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Here’s how retail associates view workplace technology

Many retail associates find their workplace technology falls short.

A new survey reveals whether the technology retail employees use on the job is meeting their expectations.

Retail workers are struggling to work productively with technolog, according to a global study from Qualtrics XM Institute, which surveyed more than 35,000 full-time workers of companies with 100 or more employees in 25 countries across a range of industries, including retail.

Overall, only 34% of respondents, and fewer than one-quarter (24%) of retail employees, said the technology their workplace provides exceeds their expectations for software and services say their work tech exceeds their expectations. Similarly, 54% of all respondents, but only 49% of retail respondents, said they are rarely disrupted by major system changes.

Larger companies handle tech better

The study also reveals that respondents at companies with 5,000 to 9,999 employees are more likely to say workplace technology exceeds their expectations (42%) than respondents overall (34%).

Meanwhile, respondents at small organizations of fewer than 500 employees and extra-large organizations of more than 50,000 workers both reported similar challenges with their workplace technology. Meanwhile, at both Less than one in four employees say their technology exceeds their expectations, and less than half say their work is rarely disrupted by system-wide changes to their technology.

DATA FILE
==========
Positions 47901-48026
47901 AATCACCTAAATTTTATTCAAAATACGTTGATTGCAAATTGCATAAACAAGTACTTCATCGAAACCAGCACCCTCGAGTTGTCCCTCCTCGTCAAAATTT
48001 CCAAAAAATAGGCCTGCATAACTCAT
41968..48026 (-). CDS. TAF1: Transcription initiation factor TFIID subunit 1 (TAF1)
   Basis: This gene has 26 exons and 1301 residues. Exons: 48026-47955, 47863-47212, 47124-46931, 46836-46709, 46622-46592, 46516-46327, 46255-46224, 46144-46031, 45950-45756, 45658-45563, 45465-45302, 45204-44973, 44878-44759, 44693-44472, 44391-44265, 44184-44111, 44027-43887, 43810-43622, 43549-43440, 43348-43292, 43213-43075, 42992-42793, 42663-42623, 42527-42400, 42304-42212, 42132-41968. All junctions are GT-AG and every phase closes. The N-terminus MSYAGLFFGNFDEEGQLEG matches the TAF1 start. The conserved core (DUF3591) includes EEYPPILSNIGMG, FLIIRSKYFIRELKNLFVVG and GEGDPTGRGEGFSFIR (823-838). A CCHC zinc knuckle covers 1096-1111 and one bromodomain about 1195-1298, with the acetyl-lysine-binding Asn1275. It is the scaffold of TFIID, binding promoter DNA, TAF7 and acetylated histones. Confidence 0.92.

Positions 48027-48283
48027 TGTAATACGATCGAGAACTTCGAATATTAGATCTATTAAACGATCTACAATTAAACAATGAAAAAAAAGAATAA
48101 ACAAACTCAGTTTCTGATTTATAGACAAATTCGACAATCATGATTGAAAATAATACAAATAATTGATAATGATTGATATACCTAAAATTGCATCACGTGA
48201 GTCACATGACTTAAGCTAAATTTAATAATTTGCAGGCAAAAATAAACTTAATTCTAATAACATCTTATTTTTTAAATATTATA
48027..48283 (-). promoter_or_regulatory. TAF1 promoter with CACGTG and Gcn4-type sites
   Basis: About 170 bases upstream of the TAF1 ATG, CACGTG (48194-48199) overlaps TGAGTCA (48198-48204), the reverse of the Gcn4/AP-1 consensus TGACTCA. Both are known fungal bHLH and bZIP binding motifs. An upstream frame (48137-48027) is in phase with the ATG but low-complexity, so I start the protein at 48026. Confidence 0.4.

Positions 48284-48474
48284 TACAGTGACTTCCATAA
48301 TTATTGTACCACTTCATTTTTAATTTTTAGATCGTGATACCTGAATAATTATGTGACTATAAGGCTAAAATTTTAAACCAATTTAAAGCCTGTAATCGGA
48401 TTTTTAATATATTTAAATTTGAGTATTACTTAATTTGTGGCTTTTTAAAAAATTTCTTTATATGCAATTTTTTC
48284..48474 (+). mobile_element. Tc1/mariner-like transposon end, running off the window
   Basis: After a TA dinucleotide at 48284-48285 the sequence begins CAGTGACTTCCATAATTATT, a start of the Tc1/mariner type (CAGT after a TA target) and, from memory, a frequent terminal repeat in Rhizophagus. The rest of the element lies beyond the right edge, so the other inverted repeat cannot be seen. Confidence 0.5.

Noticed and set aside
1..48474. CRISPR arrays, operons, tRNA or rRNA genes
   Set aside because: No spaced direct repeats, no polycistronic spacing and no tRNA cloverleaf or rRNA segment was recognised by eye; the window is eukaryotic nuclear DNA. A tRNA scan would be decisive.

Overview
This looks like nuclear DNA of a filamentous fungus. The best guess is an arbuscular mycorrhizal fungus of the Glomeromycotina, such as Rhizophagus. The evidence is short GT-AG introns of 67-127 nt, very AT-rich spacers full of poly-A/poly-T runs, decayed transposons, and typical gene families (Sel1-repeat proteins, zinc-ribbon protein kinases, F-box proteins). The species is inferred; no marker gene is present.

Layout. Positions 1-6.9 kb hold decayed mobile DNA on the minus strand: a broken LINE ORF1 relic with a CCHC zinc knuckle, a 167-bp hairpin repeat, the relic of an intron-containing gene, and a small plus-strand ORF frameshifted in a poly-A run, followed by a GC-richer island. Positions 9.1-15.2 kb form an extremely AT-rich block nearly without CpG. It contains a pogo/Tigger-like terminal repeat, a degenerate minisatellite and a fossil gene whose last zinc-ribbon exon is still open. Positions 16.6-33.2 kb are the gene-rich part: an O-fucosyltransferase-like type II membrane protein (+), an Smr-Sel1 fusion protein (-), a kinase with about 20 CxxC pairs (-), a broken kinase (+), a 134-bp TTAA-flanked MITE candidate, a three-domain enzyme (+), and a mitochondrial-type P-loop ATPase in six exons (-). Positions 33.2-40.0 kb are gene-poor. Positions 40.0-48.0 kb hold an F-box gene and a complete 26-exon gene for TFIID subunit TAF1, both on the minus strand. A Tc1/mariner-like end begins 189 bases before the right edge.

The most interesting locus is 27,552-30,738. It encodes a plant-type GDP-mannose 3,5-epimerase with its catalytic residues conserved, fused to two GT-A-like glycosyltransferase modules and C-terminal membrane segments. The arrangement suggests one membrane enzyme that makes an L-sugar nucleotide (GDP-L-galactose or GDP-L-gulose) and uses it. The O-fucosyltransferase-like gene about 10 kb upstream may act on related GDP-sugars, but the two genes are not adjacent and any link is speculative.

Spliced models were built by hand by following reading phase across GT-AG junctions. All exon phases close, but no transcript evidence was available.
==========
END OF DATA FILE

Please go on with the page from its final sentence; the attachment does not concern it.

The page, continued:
IT leaders value flexible response

The study also found that 89% of surveyed IT leaders believe it is extremely or very important for their company to improve its ability to respond to unexpected events, with 51% of them saying it is extremely important. 

“Post pandemic, getting the right technology is one of the biggest challenges facing companies as they try to keep their employees productive and engaged,” said Qualtrics chief workplace psychologist Dr. Benjamin Granger. “It can be tempting to try to solve problems by introducing new technologies, but sometimes consolidating platforms to streamline processes is a better solution. Using tech that doesn't meet their needs or slows their productivity can be frustrating and contribute to employee burnout, so regularly listening to employees who use the tech tools is essential.” 

Amid labor shortage, technologies most desired by retail employees are …

According to new research from Fourth, technologies most desired by retail employees include:

• Access to apps that allow real-time communication with employers (50%);

• Better point of sale automation technology (i.e., self-service check out, mobile POS, etc.) (47%);

• Ability to see paychecks online and in real-time with earned wage access (43%);

• Access to digital scheduling (38%); and

• Warehouse automation and dark retail (33%).



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